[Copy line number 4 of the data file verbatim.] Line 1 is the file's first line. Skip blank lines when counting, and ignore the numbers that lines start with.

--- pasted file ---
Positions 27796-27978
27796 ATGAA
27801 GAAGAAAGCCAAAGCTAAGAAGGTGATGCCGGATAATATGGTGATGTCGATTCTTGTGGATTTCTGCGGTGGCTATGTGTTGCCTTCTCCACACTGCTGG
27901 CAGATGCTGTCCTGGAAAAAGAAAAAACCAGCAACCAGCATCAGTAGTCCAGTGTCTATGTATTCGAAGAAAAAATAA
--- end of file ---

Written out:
27901 CAGATGCTGTCCTGGAAAAAGAAAAAACCAGCAACCAGCATCAGTAGTCCAGTGTCTATGTATTCGAAGAAAAAATAA